We have put clear and effective governance structures in place throughout Shell, supported by standards, policies and controls. These are the foundation of the decisions we make and actions we take at every level of the company.
Our governance procedures are applied to all areas of decision-making across Shell. This involves the Board of Royal Dutch Shell plc, four Board committees, the Executive Committee (EC), and the teams and people who work across our operations. We make sure that decisions are communicated and implemented within the business.
The Corporate and Social Responsibility Committee (CSRC) is one of the Board committees. Its views and findings about our sustainability practices are integrated into Shell’s business to strengthen our procedures and operations within countries.
The overall accountability for sustainability within Shell lies with the Chief Executive Officer (CEO) and the EC. They are assisted by the health, safety, security, environment and social performance (HSSE & SP) executive team. Our standards are set out in our HSSE & SP Control Framework and apply to every Shell company. The process safety and HSSE & SP assurance team, with a mandate from the CSRC, provides independent assurance on compliance with the Control Framework.
Corporate and Social Responsibility Committee
The CSRC was established in 2005. The Committee’s role is to review and advise on policies and performance against the Shell General Business Principles, the Shell Code of Conduct and mandatory HSSE & SP standards.
The Committee’s members bring a variety of experience from industry and national government. In the first five months of 2015, the Chairman of the CSRC was Charles O. Holliday, former CEO and Chairman of DuPont. He was succeeded in May 2015 by Hans Wijers, former CEO and Chairman of Akzo Nobel. Other members of the Committee in 2015 were Sir Nigel Sheinwald, a former British diplomat; Patricia A. Woertz, a business leader with extensive experience in the oil sector; and Gerrit Zalm, a former Minister of Finance of the Netherlands, who stood down from the CSRC at the end of 2015.
“The CSRC has a responsibility to review and assist Shell to continuously improve its business practices,” says Hans Wijers. “As a Committee, we apply our own individual experience and combined knowledge to review Shell’s standards and the sites we visit. It is a critical role that can lead to improvements in implementing safety and environmental standards and in Shell’s work with communities.”
Activities in 2015
The Committee met five times in 2015. During these formal meetings, the CSRC undertakes in-depth reviews of key exposure areas of our business, monitors any major issues of public concern and Shell’s strategy to address them, especially with respect to environmental and social issues. Some topics are reviewed on an annual basis, such as sustainability performance, process safety, and management and audit results.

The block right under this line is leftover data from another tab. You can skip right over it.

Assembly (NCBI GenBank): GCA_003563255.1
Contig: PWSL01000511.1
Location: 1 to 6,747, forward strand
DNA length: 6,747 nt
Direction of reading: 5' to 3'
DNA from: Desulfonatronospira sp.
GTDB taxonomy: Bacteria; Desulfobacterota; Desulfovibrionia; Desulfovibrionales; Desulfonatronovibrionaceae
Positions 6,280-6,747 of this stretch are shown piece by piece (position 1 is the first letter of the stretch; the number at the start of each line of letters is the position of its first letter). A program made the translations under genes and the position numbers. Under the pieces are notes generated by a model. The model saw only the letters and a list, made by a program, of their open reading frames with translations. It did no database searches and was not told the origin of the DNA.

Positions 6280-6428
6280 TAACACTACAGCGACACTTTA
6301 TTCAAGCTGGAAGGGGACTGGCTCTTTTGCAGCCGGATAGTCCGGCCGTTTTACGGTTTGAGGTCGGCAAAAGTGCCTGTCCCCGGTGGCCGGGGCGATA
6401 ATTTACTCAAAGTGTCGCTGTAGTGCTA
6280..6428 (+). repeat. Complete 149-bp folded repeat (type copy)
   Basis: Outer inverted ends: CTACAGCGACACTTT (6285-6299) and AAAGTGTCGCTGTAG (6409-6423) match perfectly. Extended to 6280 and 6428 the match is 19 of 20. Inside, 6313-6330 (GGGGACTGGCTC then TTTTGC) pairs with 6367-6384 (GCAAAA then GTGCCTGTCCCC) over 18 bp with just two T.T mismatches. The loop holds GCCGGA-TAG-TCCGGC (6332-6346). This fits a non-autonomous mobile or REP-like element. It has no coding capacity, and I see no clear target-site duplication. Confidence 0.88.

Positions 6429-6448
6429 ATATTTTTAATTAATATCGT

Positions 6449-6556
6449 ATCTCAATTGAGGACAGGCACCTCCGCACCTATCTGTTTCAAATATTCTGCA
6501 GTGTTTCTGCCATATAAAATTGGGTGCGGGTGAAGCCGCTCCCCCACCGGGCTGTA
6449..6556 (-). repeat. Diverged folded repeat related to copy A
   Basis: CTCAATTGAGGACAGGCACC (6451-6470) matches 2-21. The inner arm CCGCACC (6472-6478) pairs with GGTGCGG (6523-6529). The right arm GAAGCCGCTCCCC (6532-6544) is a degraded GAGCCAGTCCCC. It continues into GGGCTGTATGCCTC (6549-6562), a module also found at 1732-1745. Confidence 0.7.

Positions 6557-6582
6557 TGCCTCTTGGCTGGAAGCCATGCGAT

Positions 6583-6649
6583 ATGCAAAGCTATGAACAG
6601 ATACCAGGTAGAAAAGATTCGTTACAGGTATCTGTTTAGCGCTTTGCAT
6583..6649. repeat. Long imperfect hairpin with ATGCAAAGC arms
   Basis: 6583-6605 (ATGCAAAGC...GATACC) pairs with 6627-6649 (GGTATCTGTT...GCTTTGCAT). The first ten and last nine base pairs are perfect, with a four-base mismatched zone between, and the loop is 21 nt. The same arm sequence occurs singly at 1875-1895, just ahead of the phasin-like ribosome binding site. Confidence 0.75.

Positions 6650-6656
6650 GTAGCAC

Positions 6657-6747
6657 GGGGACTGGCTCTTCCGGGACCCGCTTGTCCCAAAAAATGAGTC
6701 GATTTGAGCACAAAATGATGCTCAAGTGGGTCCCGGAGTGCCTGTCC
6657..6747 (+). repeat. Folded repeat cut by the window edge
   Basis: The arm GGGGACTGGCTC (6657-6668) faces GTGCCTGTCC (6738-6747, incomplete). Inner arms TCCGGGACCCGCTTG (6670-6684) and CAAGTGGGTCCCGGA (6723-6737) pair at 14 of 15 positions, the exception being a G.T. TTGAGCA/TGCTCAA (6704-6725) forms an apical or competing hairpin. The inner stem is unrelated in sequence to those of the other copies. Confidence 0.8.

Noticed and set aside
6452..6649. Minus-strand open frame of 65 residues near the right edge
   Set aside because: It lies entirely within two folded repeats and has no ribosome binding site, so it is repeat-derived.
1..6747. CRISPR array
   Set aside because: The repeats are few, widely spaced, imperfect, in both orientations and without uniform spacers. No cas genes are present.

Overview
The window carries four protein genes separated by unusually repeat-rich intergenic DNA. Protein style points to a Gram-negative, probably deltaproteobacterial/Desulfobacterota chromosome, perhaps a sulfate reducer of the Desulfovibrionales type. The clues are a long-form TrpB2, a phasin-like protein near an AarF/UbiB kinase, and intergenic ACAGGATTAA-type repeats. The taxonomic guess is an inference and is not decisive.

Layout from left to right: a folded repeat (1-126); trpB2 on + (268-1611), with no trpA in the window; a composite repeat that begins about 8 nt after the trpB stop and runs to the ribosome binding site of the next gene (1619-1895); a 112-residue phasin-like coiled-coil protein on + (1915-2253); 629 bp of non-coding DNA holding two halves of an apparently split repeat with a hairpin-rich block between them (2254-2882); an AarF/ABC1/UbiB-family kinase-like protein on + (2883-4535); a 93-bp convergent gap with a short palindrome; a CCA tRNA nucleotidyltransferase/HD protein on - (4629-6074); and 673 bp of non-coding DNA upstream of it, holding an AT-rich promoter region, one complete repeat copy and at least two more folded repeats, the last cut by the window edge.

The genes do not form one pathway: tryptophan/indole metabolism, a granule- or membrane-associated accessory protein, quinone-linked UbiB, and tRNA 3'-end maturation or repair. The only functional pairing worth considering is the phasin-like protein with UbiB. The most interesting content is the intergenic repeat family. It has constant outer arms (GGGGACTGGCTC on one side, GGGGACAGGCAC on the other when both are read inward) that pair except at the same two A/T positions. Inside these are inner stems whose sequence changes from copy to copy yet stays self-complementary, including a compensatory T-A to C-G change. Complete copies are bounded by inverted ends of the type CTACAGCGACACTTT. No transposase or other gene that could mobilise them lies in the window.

Other topics are reviewed on a rotational basis – for example, maritime risks were reviewed in 2015. There are also subjects that are discussed because they are current. The Committee continued to spend time on topics related to climate change and the energy transition and also discussed developments in Alaska, Nigeria and seismic activity in Groningen, the Netherlands.
The Committee visits locations to meet Shell employees, contractors and suppliers and to help review whether we are adequately putting our standards into practice. During these visits, the Committee meets members of the local community and other interested parties, such as non-governmental organisations, to hear their views. After each visit, the Committee shares its observations with the Board of Directors.
In 2015, the CSRC visited Shell deep-water operations in the Gulf of Mexico and the Raízen biofuels business in Brazil. During each visit, the Committee met employees and representatives from government and non-governmental organisations. In 2015, individual CSRC members also visited the Peterhead carbon capture and storage project in the UK, the Moerdijk chemical plant and the Nederlandse Aardolie Maatschappij joint venture (NAM, Shell interest 50%) sites in the Netherlands.
“The International Audit Protocol Consortium (IAPC) was founded by the global infrastructure firm, AECOM, to focus on promoting excellence in global environmental, health, and safety auditing. Shell has demonstrated outstanding leadership in the IAPC by participating across all consortium activities. This participation has included benchmarking key elements of its world-class HSSE & SP audit programme and sharing best practices and continuous improvement concepts.
The consortium’s 57 multinational member companies collaborate to advance audit practices. Much of the consortium’s success is based on open forums that enable the sharing of experiences. The future challenge for Shell – as a leading company within the IAPC – will be to promote critical insight and knowledge to even greater levels of assurance among internal and external stakeholders.”